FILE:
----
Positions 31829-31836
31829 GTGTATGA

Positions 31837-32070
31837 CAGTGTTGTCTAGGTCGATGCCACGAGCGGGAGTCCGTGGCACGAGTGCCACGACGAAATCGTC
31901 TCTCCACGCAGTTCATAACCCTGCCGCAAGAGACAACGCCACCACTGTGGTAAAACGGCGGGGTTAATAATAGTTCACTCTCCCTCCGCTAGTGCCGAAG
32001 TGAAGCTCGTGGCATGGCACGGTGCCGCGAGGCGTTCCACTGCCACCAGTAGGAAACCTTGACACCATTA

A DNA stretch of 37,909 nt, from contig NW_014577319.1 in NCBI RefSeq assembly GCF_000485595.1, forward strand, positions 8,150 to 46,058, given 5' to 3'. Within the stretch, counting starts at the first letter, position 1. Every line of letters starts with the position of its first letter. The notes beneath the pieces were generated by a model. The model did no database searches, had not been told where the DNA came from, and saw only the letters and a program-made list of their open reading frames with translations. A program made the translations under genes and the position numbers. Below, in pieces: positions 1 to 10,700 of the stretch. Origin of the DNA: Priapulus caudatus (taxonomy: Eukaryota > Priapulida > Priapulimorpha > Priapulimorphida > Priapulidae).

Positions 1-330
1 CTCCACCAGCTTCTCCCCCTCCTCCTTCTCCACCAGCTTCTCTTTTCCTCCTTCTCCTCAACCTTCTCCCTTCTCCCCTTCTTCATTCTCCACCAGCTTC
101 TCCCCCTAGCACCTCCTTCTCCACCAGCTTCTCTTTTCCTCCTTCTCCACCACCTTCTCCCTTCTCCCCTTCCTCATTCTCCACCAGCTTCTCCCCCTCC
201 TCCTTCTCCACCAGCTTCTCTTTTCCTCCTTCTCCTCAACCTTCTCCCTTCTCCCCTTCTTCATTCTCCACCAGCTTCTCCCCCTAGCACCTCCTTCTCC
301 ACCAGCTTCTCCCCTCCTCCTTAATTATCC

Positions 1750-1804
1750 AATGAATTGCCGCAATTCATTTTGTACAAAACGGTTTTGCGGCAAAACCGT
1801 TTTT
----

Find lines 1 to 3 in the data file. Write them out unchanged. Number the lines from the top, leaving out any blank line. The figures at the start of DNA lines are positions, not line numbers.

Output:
Positions 31829-31836
31829 GTGTATGA

Positions 31837-32070